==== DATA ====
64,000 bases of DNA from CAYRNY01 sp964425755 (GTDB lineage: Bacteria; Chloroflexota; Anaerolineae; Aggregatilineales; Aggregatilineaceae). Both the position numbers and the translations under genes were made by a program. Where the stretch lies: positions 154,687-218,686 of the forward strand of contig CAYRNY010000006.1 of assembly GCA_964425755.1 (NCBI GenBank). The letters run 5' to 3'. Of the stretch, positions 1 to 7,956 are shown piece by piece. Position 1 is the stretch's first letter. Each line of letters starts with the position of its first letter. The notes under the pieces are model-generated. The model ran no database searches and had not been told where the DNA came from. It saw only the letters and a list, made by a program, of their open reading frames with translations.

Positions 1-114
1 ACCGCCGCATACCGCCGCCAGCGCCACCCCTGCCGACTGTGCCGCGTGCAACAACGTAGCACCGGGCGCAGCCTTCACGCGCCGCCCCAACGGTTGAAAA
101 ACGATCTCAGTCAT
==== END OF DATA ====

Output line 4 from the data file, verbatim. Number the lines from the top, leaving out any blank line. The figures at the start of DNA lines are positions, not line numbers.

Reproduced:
101 ACGATCTCAGTCAT